Cruciate Surgery Information

Surgery of the cranial cruciate ligament

Your dog has a rupture of a ligament that stabilizes the knee. The ligament is called the anterior (or cranial) cruciate ligament (ACL). It holds the shinbone (tibia) in relationship to the thighbone (femur). This is a very common condition in dogs and humans. It is caused by injury or degeneration of the ACL. The result of ACL rupture is lameness and arthritis. Surgically operating your dog will remove torn ligament remnants that cause inflammation and treat meniscal tears (cartilages in the knee) that often occur with ACL injury. The instability of the knee will be corrected by a prosthesis that is placed outside the joint that will take up the function of the torn cruciate. This procedure is the most common method of repairing ACL ruptures in dogs.

There is no surgical procedure that will completely return the function of your dog’s knee back to normal. The reason is that there is often damage to the joint that results in arthritis. The amount of damage and arthritis is dependent on the type of injury and the amount time and activity between injury and surgical repair. There is no surgical procedure that can fully replace the function of a normal ACL. Still, with surgery and proper aftercare, most dogs will return to a good to excellent level of activity.

Besides surgery, the most important factor to a successful outcome is post-operative physical therapy. For the first six weeks you must restrict your dog’s activity to short leash walks. Running jumping or climbing stairs cannot be allowed. You must perform physical therapy by gently flexing and extending your dog’s knee as shown for fifteen minutes twice a day. After six weeks, rehabilitation will consist of leash walks of increasing duration and walking up shallow hills. Total rehabilitation will take a serious effort on your part and will last three months. You will receive specific instructions on postoperative care and physical therapy.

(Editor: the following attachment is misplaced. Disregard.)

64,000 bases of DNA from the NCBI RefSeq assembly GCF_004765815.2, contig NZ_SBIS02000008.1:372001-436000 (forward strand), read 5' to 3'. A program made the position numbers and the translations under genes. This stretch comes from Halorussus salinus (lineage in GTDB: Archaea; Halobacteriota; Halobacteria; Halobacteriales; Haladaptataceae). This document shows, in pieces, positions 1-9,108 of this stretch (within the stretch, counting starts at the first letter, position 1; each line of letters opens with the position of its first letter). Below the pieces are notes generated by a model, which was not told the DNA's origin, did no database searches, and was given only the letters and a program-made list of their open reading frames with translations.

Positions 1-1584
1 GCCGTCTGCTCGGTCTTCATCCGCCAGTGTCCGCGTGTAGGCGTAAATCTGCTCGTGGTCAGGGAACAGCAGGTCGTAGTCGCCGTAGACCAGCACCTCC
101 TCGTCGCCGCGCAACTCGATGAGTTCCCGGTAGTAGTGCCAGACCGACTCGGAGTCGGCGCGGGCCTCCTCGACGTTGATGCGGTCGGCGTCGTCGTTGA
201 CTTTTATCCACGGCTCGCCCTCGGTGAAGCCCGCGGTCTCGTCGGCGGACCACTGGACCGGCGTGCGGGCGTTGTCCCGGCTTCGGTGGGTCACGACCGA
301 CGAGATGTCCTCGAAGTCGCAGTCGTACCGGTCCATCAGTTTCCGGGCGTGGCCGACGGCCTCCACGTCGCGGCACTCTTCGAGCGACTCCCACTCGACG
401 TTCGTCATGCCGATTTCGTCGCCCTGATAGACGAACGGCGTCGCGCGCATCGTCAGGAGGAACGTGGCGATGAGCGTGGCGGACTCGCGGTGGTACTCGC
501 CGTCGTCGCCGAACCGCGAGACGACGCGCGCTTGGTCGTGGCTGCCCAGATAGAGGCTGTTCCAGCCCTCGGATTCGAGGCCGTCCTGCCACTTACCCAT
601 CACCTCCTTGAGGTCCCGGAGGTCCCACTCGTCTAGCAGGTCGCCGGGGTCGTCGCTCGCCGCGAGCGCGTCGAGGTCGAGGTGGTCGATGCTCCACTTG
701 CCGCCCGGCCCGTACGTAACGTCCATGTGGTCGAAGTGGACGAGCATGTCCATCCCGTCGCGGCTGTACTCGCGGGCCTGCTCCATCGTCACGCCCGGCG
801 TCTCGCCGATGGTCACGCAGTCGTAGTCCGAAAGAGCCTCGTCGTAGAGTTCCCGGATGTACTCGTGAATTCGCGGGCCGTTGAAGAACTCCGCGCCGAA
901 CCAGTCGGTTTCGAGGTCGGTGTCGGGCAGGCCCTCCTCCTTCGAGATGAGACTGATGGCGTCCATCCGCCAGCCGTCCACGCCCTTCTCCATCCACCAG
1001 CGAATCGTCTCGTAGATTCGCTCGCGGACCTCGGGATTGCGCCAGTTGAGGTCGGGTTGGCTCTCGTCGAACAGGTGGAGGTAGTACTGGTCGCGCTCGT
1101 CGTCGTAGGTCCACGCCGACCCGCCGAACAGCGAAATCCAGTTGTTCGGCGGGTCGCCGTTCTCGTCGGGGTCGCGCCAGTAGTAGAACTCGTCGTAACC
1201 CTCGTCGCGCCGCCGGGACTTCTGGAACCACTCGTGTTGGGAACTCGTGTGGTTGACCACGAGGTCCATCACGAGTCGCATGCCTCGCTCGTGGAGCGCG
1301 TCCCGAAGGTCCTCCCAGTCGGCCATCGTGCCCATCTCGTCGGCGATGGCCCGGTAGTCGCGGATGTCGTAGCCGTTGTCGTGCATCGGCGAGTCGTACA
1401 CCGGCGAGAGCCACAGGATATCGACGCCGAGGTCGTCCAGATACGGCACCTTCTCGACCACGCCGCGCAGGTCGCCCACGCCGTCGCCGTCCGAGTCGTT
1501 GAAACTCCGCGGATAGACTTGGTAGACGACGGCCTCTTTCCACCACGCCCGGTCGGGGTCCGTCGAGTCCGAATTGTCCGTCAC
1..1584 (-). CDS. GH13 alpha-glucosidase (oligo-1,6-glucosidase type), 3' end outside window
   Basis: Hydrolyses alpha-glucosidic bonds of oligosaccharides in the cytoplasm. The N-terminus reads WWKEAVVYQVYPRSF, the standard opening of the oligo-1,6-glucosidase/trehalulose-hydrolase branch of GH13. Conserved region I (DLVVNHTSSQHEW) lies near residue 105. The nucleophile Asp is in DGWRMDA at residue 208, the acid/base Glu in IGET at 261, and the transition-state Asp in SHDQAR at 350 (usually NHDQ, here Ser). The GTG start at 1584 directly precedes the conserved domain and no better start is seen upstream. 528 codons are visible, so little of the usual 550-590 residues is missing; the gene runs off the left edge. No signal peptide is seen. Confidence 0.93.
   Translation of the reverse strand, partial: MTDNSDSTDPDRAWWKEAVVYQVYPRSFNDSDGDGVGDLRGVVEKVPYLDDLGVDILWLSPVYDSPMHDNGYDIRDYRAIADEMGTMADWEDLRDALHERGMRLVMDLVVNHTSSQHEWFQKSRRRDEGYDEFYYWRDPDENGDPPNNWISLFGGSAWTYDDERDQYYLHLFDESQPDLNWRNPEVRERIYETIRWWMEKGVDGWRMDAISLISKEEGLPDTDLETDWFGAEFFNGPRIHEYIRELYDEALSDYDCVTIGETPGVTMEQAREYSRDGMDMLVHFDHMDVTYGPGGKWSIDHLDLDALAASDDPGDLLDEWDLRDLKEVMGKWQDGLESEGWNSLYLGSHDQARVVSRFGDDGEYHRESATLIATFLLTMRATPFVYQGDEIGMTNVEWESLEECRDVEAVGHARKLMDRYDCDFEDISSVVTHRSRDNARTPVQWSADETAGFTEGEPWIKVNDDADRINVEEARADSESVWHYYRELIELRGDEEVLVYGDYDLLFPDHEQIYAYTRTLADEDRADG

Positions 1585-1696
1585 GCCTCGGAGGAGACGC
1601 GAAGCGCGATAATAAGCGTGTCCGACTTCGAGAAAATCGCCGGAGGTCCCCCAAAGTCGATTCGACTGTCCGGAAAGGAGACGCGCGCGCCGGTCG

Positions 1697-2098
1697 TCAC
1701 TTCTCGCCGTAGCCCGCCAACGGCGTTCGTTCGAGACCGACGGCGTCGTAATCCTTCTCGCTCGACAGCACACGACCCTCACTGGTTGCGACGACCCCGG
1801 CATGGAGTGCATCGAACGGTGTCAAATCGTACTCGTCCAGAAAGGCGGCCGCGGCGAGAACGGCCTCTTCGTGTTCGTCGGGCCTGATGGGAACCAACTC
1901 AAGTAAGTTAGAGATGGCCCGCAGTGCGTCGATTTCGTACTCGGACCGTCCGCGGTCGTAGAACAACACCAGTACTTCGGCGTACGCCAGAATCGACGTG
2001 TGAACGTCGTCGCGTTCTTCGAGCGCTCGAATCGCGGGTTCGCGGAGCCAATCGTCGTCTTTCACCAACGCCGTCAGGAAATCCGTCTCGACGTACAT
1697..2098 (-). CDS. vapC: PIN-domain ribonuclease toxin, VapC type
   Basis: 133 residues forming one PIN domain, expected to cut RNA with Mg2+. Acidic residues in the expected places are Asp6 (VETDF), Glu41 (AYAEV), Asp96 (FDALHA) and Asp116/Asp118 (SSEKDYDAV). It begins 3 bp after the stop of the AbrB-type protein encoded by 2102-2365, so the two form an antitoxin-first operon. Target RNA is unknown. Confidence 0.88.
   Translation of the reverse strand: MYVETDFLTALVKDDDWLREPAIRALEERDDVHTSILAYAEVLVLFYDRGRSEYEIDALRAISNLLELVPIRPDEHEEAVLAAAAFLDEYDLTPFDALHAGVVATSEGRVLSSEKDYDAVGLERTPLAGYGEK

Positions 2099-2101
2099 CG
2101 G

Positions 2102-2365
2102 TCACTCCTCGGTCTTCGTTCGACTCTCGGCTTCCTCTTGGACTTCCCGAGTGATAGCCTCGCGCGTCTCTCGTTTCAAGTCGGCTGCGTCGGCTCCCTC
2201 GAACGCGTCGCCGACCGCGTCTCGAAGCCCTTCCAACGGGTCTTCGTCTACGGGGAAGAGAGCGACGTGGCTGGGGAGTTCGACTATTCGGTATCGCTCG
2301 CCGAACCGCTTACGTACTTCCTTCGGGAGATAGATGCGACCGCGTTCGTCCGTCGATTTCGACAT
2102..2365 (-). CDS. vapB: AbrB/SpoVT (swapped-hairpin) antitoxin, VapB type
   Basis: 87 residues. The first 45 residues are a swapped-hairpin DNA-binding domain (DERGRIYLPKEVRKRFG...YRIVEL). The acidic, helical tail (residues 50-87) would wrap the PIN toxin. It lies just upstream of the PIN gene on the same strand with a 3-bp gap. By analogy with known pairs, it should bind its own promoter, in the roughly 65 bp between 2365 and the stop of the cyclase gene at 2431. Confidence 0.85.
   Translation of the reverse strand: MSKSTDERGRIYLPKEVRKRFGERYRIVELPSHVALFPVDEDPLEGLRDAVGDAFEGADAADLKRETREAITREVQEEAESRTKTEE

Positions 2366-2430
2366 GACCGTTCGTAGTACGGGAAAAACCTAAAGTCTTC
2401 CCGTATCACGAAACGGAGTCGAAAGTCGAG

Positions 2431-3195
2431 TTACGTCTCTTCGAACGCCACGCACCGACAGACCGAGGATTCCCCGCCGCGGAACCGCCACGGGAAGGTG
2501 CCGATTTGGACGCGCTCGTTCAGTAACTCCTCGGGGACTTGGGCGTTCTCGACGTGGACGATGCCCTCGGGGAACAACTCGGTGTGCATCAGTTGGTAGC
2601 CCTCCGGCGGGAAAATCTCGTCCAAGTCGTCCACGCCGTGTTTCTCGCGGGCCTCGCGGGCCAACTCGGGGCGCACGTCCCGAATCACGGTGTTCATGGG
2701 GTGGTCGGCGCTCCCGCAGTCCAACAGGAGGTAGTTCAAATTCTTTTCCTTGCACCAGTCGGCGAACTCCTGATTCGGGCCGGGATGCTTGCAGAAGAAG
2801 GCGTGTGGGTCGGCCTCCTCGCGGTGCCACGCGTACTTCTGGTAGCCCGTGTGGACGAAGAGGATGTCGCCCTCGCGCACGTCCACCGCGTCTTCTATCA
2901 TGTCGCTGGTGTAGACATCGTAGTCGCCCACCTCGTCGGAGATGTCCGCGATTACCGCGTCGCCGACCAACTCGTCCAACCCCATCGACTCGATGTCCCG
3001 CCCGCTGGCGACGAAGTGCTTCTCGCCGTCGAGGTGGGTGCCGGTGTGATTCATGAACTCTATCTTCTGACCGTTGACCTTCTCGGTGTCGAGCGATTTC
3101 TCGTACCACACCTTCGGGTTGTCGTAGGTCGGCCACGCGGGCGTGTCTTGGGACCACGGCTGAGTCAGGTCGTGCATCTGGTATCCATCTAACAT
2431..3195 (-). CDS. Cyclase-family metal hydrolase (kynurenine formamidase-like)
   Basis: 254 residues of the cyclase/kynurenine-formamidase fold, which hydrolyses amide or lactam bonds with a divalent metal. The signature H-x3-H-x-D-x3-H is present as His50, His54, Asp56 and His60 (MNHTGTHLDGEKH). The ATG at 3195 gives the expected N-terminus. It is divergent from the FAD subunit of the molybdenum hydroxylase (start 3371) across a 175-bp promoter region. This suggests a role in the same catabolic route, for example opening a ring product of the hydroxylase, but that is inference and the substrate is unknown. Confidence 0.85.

The complication rate for this procedure is low but it is important that you are aware that complications can occur. Anesthetic complications can occur with any surgery and can result in death. Pre-screening with blood and other test will decrease this potential risk. An implant will be placed to stabilize your dog’s knee. This implant works by stabilizing the knee until fibrous tissue takes up the function of the knee. Being foreign, this implant can become infected despite the use of antibiotics during surgery. If it becomes infected the implant may need to be removed. If the joint is stable the implant is simply removed and will not need to be replaced. If a dog is overactive or injures its knee it may break the prosthesis. If this occurs, re-operation will be necessary. If there is a significant degree of arthritis already present in your dog’s knee as determined from the X-Rays, your dog may still have a significant lameness after rehabilitation. Proper aftercare and physical therapy will greatly improve your dogs ultimate function.

Home care and rehabilitation instructions following cranial cruciate surgery